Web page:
|First issue||October 1978|
|Final issue||August 1984|
Dedicated to personal computer programming, SoftSide was a unique publication with articles and line-by-line program listings that users manually typed in to run. A TRS-80 edition was launched in 1978, a version-specific to the Apple II began in January 1980, followed by more individual versons supporting Atari 800 and IBM-PC computer platforms as well as one for BASIC language programmers, Prog80. The platform-specific versions were combined to a single monthly edition in August 1980.
In the first few years of publication, users often had problems with the legibility of the dot-matrix program listings. By the time the printout was photographed and printed in the magazine, it had become a bit illegible. One reader commented, "after a short while of typing, you felt like you needed some of the 'coke bottle bottom' eye glasses!"  Subscriptions were offered that included the printed magazine and a cassette tape, and later 5¼-inch floppy disks, to be literally "played" into the input port to load the complete program into the subscriber's personal computer.
Like many computer publications of the time, SoftSide faced considerable financial pressure and competition in an industry-wide shakeout of personal computer publications in 1983. As a result, Robitaille reorganized the publication into two new magazines: SoftSide 2.0 (directed towards the computer user), and Code (for the programmer), each with its own disk-based featured software included. Neither magazine found sufficient market to become fully established, and the era of SoftSide ended with its August 1984 issue.4
Softside Magazine very quickly developed a sister company called TRS-80 Software Exchange (or TSE); a software publisher. Many titles sold by this company were magazine submissions that were either very high quality or written in languages that the magazine did not support (which was mainly various dialects of BASIC). Due to a copyright challenge by Tandy, owner of the TRS-80, the business name was changed to The Software Exchange or just TSE. Soon, hardware systems and peripherals were available via mail order/phone order from a new branch of the business named HardSide.
It is notable that this magazine launched the careers of many programmers, many of which are still active in the profession. It also provided the experience for several entrepreneurs who went on to create companies including MicroMint, The Bottom Line, Campbell Communications, The Gollan Letter.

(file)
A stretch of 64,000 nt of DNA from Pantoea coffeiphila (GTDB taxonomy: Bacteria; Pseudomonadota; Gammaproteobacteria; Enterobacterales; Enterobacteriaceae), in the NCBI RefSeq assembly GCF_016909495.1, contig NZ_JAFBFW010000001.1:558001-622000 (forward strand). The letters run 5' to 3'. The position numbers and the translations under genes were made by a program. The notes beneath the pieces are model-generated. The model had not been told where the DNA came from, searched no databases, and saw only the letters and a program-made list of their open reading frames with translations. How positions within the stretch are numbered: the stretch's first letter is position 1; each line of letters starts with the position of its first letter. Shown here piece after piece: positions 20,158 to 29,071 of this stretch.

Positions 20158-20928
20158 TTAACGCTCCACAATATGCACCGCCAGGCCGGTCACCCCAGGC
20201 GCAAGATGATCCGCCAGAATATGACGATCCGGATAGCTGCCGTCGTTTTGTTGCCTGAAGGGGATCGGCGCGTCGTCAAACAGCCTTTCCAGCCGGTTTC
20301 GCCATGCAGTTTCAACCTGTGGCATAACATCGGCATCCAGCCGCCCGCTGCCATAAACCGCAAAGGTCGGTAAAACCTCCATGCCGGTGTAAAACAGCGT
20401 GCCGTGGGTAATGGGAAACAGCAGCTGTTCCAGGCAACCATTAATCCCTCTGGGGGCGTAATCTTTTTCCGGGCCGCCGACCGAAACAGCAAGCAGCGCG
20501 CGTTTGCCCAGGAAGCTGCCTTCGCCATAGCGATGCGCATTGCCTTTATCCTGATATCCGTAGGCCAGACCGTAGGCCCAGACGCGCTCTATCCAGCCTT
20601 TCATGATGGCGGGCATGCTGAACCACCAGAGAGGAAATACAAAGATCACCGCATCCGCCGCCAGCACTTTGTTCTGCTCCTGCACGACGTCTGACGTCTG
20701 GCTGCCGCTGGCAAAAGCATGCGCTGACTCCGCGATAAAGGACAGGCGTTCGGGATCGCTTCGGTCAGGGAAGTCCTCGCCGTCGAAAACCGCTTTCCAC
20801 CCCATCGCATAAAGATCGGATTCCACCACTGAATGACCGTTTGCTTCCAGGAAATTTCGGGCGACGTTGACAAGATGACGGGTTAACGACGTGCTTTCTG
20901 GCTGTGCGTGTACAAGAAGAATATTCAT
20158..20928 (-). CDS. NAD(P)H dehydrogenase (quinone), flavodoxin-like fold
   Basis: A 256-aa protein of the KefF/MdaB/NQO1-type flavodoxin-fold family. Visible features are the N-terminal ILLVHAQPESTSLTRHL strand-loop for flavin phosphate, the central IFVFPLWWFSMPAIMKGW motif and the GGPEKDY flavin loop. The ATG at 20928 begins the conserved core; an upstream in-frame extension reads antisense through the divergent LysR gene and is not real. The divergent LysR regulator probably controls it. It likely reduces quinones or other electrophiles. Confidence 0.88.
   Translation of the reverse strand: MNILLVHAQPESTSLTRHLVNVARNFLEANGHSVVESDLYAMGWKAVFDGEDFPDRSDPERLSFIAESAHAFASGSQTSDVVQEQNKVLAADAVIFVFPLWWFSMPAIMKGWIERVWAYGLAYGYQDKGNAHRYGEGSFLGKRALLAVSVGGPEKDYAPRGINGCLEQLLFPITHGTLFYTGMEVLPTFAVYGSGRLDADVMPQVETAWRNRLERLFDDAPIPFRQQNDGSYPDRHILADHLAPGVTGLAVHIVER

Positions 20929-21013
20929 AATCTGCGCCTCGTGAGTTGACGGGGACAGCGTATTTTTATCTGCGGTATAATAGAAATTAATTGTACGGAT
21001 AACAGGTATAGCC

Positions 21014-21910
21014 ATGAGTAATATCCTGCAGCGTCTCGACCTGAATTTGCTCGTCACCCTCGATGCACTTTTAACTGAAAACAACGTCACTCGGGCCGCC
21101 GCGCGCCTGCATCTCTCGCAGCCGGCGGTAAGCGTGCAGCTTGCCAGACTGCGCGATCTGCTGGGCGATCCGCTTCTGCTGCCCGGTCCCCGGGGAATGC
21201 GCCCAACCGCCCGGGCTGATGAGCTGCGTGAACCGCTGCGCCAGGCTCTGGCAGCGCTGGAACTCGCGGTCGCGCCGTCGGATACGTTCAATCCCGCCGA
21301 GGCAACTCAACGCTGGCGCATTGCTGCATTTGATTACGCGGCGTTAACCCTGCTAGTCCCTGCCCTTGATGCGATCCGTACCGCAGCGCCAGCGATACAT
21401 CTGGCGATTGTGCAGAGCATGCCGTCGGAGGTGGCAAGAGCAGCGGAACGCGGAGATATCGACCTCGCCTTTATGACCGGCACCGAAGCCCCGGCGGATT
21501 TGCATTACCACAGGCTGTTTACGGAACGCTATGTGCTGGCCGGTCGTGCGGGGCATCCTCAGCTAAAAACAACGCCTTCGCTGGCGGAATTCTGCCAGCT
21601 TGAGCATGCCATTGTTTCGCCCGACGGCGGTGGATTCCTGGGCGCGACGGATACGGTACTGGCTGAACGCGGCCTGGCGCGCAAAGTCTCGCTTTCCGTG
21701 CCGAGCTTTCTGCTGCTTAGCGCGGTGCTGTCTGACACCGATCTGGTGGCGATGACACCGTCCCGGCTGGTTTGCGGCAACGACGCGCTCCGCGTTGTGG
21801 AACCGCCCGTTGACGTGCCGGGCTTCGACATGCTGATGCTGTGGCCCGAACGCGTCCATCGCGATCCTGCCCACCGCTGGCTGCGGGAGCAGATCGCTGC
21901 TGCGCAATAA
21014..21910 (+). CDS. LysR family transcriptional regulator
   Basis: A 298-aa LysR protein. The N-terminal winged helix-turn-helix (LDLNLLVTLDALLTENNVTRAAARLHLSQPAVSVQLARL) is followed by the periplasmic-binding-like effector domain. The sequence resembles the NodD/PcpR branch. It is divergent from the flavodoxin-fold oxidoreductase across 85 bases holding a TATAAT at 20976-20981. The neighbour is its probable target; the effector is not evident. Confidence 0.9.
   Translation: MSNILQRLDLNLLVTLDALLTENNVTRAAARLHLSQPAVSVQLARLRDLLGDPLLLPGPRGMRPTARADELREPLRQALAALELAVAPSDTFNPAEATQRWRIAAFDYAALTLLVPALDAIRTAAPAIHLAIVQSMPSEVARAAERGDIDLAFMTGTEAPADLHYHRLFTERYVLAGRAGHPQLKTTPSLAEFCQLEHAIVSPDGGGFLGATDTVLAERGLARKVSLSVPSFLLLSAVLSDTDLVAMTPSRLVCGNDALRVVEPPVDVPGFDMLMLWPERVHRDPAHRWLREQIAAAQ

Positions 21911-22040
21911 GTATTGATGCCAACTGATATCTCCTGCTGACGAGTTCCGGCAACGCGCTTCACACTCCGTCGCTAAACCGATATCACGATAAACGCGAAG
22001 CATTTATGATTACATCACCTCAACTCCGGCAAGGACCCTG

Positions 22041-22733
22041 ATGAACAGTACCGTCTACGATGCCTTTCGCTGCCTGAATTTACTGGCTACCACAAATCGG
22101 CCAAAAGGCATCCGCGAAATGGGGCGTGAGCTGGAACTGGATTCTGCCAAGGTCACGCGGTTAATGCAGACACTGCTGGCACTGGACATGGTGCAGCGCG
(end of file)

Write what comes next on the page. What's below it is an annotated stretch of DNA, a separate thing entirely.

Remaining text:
SoftSide published numerous computer games and utilities for the TRS-80, Apple, Atari and Commodore Pet platforms over its six-year history; among the most popular were the following titles collected in the Apple edition of The Best of SoftSide (1983) and released on accompanying 5¼-inch floppy disks.
- Android Nim by Leo Christopherson (TRS-80 version) and Don Dennis (Commodore PET version)
- Arena of Octos by Steve D. Kropinak (Apple version) and Al Johnston (TRS-80 version)
- Battlefield by Joe Humphrey
- Database by Mark Pelczarski
- Escape from the Dungeons of the Gods by Ray Sato (Apple version by Alex Lee)
- Flight of the Bumblebee by William Morris and John Cope
- Galaxia by Michael Prescott
- Gambler by Randy Hawkins (Apple version by Rich Bouchard)
- Leyte by Victor A. Vernon, Jr.
- Magical Shape Machine by Tom Keith
- Melody Dice by Gary Cage
- Microtext 1.2 by Jon R. Voskuil
- Minigolf by Mitch Voth (Apple version by Steve Justus)
- Operation Sabotage by Ray Sato (Apple version by Ron Shaker)
- Quest 1 by Brian Reynolds (Apple version by Rich Bouchard)
- Solitaire by Larry Williams
- Space Rescue by Matt Rutter
- SWAT by Jon R. Voskuil
- Titan by William Morris and John Cope
- Word Search Puzzle Generator by David W. Durkee
- (Nigel) Alan J Zett contributed the sections on TSE, The Bottom Line, Campbell Communications